Instead, the Home Office published its own, pre-emptive analysis of the impact of the projects (Kodz, et al., 2004; Kodz and Pease, 2003). This used a ‘simpler’ method to estimate impact, merely comparing the rate of change in the project target area with that occurring in the remainder of the police Basic Command Unit (BCU) in which the project was located, and combining together results of all the projects studied by each of the three evaluation consortia. Through various manipulations of the data, the Home Office method does what it can to capitalise on chance, producing much more favourable findings overall (Hope, 2004). But for individual projects, the method produces considerable distortion. Ironically, this method under-estimates the likely positive impact on burglary of Project A3 (Table 1); and although for Project C7 we now are presented with smaller numbers, these cannot disguise the three-times greater increase in the target area (column A) than in the rest of the BCU (column D).

Lest it be thought that such practices are confined to the management of a particular political programme, let's take a look at the current Home Office Public Service Agreements. Number One on the list is to “reduce crime by 15% and further in high crime areas, by 2007-08” (HM Treasury, 2004). Going by what I have just said, this doesn't look like such a bad bet; not only has crime been going down steadily but RTM would suggest that we can rely on getting bigger reductions in the high crime areas too. Indeed, it is in the top 40 (but why 40?) CDRP (Crime and Disorder Reduction Partnership) areas in 2003/04 that the Home Office is looking for greater than average reductions over the period, compared to the remaining 336 CDRP areas (Home Office, 2004b). Of course, by the same reasoning, particularly if you are not actually doing anything effective, the odds are just as likely of getting less than average reductions in the lowest crime areas (but let's not talk about that).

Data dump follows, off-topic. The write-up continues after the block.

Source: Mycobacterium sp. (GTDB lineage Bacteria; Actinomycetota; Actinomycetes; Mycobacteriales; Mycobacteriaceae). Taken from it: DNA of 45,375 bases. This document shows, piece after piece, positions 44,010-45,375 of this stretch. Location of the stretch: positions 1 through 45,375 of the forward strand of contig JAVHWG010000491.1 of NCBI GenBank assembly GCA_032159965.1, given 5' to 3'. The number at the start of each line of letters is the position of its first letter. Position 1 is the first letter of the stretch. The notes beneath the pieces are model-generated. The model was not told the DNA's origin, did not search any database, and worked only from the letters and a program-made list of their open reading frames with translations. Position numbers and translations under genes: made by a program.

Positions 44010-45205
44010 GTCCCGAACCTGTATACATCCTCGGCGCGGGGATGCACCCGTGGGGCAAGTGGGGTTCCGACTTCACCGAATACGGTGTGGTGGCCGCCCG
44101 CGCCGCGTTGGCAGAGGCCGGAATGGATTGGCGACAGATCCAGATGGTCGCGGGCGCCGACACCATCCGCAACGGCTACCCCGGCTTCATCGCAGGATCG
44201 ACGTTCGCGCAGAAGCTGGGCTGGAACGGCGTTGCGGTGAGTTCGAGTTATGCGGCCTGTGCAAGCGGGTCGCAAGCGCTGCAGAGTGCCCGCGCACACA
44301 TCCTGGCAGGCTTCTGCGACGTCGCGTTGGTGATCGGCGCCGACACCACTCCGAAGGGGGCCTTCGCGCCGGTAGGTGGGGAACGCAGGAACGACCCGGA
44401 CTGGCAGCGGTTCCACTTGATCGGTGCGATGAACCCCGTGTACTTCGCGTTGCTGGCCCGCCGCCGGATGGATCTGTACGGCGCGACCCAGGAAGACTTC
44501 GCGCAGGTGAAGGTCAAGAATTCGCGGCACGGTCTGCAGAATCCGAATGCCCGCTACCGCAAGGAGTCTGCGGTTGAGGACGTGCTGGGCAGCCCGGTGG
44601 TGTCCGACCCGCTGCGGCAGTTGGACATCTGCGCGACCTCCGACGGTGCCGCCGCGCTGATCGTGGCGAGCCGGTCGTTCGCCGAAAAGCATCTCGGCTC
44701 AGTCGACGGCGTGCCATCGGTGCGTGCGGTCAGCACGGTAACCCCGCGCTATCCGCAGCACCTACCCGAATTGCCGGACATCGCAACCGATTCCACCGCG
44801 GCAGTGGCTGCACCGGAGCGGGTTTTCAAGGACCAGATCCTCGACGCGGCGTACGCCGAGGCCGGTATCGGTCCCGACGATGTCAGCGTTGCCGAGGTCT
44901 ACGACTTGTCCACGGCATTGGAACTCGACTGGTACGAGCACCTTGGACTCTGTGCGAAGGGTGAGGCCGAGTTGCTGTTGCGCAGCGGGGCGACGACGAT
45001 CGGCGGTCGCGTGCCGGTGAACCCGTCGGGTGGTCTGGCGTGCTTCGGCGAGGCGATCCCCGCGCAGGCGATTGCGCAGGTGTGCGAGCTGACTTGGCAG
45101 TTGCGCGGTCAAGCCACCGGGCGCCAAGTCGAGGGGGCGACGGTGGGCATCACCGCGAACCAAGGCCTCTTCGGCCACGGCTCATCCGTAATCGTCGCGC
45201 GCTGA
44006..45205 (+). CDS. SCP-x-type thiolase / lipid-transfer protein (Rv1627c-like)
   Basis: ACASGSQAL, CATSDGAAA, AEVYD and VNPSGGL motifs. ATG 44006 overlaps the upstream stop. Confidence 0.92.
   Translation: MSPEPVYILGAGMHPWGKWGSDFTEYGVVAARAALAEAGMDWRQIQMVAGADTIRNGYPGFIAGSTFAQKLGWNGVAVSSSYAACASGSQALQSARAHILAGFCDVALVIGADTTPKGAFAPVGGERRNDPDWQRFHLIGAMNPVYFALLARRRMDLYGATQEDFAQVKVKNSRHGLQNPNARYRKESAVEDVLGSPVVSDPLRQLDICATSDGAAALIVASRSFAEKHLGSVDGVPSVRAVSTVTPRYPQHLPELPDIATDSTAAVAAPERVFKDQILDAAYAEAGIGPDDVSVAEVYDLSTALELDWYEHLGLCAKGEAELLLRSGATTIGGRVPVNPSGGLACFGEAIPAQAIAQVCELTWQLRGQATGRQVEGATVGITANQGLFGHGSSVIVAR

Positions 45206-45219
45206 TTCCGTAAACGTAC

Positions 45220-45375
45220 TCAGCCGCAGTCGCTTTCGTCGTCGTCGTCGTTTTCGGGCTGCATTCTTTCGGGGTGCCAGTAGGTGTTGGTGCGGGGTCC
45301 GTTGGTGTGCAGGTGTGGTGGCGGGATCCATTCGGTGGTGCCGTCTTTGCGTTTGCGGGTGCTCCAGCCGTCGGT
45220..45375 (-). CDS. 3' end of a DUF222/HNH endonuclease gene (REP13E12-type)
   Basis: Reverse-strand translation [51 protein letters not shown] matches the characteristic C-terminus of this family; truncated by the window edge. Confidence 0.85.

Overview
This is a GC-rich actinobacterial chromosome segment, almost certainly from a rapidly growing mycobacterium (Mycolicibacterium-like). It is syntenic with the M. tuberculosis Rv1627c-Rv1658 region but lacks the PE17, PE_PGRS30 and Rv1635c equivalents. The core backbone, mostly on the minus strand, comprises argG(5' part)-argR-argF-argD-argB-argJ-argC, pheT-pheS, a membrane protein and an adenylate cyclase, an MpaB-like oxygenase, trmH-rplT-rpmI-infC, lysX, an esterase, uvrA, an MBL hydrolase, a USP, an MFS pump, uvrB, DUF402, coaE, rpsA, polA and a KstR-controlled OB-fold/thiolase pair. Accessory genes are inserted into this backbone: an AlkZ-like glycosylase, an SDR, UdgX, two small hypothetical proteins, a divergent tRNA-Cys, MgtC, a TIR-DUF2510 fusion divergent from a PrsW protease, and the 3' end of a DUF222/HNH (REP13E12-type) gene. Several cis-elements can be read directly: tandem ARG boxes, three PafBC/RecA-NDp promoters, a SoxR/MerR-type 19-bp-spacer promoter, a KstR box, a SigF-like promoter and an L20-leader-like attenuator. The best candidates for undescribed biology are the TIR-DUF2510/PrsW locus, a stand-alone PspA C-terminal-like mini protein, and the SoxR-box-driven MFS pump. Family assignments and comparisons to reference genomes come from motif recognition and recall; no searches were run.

Even so, it might not be as easy as it looks–chance is fickle after all. Thus, for example, even if we could show that crime rates this year had reduced in what were the highest crime areas last year, that would not necessarily mean that the gap between the highest and lowest areas this year was any less than it was last year; after all, RTM suggests it is likely that other areas may have taken their respective places this year. Reducing the ‘performance gap’ actually means doing something to affect the distribution of performance as a whole, across all the partnerships, since the catch in RTM is that reductions towards the mean are compensated in similar magnitudes by increases.